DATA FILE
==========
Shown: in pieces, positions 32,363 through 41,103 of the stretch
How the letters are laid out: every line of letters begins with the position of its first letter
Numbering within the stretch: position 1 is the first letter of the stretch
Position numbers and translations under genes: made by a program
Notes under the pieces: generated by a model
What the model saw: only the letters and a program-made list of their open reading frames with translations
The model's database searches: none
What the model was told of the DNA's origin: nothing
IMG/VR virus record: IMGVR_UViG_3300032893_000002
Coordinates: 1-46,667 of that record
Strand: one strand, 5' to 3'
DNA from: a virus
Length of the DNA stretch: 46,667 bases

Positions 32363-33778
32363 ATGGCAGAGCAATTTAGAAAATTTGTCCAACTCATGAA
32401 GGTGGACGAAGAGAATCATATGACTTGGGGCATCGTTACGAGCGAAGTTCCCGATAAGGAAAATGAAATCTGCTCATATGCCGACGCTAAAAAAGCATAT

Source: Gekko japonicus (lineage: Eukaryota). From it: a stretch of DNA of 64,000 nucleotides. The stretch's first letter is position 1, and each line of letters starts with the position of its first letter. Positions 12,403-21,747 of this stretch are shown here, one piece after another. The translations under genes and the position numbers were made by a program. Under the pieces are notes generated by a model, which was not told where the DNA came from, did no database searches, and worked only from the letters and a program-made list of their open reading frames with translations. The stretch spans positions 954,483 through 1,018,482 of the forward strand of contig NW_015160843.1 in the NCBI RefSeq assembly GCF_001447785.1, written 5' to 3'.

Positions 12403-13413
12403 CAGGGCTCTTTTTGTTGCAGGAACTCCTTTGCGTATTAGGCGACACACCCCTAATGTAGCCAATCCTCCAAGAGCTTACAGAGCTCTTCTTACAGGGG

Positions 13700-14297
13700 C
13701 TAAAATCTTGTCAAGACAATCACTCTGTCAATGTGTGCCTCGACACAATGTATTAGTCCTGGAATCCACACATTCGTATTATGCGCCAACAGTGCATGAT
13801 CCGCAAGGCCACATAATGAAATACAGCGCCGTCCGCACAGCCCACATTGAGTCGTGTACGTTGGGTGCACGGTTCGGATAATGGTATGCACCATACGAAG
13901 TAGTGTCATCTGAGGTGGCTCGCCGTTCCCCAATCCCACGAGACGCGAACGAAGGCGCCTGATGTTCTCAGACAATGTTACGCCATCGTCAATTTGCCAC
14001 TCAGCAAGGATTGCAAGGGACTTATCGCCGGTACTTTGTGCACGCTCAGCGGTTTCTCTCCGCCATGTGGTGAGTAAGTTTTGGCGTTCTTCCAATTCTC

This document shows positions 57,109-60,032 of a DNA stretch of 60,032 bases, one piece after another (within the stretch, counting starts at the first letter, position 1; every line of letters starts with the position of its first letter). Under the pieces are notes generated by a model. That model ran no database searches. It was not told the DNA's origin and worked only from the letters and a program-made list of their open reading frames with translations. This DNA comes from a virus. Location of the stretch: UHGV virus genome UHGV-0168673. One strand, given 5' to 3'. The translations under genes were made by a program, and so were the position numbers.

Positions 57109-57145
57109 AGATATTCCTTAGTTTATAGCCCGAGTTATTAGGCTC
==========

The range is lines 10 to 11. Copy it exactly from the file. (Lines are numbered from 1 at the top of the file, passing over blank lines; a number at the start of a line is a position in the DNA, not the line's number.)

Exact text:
Coordinates: 1-46,667 of that record
Strand: one strand, 5' to 3'